A BUILDER in Kidderminster has been given 28 days to tear down a 'mini pub' in his garden over claims he has been illegally selling alcohol.

Carl Roberts, 49, says he built the five-by-seven-metre outbuilding in his back garden in Teme Avenue two years ago to be used for family parties and barbecues with neighbours.

But the father-of-two has now been ordered to remove the pub, which includes its own bar, pool table and flatscreen TV, after a Bromford housing inspector claimed it was breaching building regulations and licensing laws, namely by selling alcohol.

Kidderminster Shuttle:

A letter sent by Bromford on December 18, which calls for the bar to be removed within 28 days, reads: "Following our recent visit to your property to inspect the large building in the rear garden, it appears you have built a micro bar and it is apparent that this is not being used for personal use."

A following letter from Worcestershire Regulatory Services goes on to say that "information has been provided to us that licensable activities, including the sale by retail of alcohol, are being carried on" at the property, and warns that "enforcement action will be taken" if licensable activities continue.

Neighbours have rallied to defend Carl, who insists the pub is only used by family and friends, and has never sold alcohol.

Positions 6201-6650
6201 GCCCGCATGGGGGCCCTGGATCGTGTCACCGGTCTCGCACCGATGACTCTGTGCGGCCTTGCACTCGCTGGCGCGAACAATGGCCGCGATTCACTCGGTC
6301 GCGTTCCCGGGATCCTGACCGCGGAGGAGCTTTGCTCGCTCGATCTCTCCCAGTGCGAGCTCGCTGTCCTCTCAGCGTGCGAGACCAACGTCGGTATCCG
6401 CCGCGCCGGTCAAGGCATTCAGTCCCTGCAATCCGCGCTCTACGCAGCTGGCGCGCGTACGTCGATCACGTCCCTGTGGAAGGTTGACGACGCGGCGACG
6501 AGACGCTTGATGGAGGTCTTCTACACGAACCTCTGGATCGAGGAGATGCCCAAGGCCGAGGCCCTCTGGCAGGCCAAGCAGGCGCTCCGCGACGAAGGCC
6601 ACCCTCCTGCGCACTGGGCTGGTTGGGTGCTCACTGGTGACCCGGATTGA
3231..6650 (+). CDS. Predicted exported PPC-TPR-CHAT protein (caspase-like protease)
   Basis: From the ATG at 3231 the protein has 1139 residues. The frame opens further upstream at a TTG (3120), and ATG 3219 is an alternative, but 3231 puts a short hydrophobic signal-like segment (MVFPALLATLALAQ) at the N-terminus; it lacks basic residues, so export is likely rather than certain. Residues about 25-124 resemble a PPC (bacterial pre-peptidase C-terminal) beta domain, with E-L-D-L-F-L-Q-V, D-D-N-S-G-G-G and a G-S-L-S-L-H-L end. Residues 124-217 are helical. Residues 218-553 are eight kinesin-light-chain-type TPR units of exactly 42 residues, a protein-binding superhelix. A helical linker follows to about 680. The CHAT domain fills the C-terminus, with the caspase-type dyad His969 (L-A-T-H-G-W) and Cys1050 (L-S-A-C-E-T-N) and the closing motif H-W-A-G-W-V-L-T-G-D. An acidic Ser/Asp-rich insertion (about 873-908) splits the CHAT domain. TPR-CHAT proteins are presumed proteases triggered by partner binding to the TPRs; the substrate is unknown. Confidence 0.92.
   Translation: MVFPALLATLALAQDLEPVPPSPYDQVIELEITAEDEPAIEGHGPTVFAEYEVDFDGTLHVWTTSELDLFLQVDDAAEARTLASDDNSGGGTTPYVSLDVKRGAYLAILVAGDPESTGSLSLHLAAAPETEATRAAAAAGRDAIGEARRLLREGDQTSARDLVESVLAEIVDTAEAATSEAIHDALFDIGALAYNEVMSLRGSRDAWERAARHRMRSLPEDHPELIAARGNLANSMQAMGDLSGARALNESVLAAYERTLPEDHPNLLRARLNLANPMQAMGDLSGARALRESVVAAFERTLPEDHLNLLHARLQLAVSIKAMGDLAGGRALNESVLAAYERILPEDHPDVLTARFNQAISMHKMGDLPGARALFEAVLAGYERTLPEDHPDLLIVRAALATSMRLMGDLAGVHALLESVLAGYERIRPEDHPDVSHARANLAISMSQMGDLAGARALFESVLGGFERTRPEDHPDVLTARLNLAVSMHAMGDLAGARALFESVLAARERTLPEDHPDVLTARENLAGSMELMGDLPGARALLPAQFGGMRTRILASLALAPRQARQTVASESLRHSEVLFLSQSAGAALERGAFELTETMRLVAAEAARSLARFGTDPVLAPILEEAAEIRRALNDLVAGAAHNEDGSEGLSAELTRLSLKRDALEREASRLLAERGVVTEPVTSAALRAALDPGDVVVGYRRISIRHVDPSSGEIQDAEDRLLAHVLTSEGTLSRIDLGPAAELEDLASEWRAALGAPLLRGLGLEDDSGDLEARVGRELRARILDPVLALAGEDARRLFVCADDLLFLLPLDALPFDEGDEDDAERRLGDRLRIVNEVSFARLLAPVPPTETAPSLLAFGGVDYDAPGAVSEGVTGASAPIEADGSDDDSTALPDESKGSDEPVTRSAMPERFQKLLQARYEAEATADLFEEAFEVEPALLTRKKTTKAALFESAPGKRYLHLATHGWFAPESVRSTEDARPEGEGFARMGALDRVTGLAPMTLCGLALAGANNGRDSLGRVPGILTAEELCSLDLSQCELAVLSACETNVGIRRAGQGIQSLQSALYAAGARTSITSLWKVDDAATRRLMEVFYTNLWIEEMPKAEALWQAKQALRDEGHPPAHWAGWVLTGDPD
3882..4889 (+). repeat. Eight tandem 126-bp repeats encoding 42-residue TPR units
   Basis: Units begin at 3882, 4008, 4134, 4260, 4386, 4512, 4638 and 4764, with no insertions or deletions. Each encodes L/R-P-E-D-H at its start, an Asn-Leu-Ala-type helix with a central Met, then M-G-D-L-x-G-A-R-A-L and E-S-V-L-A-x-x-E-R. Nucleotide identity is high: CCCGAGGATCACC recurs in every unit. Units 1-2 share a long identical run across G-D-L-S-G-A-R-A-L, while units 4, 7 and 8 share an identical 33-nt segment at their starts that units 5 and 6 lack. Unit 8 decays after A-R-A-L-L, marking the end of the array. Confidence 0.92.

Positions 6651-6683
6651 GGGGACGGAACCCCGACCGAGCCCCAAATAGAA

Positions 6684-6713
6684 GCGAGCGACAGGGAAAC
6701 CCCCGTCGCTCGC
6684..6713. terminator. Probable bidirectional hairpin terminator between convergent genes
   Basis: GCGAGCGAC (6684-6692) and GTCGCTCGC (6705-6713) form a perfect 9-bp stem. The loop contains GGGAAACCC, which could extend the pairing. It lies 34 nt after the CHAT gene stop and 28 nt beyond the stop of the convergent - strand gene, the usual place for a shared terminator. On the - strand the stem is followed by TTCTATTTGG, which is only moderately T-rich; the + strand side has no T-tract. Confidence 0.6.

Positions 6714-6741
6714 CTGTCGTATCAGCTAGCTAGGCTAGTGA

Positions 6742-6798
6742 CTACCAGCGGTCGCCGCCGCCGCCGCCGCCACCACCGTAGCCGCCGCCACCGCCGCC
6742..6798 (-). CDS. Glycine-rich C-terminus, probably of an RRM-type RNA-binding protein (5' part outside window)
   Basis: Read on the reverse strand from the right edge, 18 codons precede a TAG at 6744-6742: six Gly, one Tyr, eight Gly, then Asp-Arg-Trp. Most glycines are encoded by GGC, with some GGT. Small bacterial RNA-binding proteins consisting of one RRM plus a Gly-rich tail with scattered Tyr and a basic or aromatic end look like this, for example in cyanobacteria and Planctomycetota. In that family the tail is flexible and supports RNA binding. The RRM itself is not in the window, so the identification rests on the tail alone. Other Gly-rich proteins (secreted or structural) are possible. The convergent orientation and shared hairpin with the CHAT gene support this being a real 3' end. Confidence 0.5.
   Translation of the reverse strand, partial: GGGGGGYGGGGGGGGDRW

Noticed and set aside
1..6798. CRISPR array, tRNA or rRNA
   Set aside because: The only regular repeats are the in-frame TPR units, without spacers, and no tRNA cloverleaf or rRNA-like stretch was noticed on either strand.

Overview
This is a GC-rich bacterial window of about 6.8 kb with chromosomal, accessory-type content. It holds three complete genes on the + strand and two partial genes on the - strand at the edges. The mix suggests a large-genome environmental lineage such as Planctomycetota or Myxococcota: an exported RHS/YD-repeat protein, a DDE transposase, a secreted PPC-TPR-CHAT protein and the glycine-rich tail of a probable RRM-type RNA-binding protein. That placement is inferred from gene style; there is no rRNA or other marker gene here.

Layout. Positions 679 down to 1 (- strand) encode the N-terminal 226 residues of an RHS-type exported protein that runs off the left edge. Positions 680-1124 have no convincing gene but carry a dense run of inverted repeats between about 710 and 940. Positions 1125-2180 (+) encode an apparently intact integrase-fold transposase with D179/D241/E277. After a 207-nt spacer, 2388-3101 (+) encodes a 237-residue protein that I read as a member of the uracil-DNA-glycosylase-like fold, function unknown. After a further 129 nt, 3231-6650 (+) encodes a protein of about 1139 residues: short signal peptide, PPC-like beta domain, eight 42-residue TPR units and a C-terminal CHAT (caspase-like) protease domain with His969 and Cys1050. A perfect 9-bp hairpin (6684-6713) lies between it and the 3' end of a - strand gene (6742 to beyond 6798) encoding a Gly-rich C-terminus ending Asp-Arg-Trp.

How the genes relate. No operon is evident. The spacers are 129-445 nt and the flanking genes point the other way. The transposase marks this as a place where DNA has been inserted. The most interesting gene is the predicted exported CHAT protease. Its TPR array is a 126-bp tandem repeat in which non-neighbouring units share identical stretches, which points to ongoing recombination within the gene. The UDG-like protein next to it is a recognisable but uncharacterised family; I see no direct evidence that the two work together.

He said: "The only things the pub has been used for are kid's parties and the occasional barbecue.

"I've never had any complaints and no one has ever had a problem with it before. Bromford came round after our neighbour had a fire in their shed and now I'm being told I need to take it down.

"I'm a builder by trade so I know how to build a decent shed. It's not something I've just knocked up - it's cost me about £6,000 to build. A lot of money has gone into it."

Kidderminster Shuttle:

Carl said he will be appealing Bromford's decision, while his neighbours have pledged to write letters to Bromford and the local regulatory services to back him up.

Jo Fieldhouse, head of locality for Bromford, said: “All customers are required to obtain written permission when planning alterations to their home and this is something which every person living in our homes agrees to as part of their tenancy agreement with us.

“Unfortunately the process wasn’t followed on this occasion and, when a surveyor assessed the structure at 12 Teme Avenue, we found it not only conflicted with our own guidelines on what is acceptable but it was also above the size allowable without planning permission from the local authority.

"Where we find there to be issues with the structure, or its construction or use, our standard procedure is to give customers 28 days to remove it as we have done in this case.”

Worcestershire Regulatory Services said its warning letter was standard procedure, after being alerted to potential licensable activities on the property.